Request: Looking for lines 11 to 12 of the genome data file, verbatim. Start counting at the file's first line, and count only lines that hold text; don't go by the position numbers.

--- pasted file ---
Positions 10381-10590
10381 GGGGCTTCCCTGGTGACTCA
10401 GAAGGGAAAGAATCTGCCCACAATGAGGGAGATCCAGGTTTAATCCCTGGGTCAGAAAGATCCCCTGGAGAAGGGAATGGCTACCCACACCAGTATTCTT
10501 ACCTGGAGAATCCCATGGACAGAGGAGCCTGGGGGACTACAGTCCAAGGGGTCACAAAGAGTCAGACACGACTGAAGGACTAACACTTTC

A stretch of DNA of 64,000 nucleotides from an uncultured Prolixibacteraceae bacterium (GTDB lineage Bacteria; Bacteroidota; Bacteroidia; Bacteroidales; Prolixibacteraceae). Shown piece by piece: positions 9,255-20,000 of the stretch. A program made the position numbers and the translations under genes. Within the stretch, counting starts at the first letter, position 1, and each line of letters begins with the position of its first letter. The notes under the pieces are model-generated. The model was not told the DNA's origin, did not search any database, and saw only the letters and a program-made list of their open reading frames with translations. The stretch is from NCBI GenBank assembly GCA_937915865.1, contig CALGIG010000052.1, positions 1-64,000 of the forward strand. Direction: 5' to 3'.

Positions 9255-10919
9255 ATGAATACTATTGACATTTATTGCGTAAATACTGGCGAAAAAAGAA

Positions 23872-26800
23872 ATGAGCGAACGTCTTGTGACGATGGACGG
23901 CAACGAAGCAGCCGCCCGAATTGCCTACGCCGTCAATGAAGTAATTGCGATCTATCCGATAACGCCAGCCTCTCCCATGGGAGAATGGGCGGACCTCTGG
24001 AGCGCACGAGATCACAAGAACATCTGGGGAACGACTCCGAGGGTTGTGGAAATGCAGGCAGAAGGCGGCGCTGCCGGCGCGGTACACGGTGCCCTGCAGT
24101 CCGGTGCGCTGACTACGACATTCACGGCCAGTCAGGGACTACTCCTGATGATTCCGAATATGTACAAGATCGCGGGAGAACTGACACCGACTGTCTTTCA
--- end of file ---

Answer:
24001 AGCGCACGAGATCACAAGAACATCTGGGGAACGACTCCGAGGGTTGTGGAAATGCAGGCAGAAGGCGGCGCTGCCGGCGCGGTACACGGTGCCCTGCAGT
24101 CCGGTGCGCTGACTACGACATTCACGGCCAGTCAGGGACTACTCCTGATGATTCCGAATATGTACAAGATCGCGGGAGAACTGACACCGACTGTCTTTCA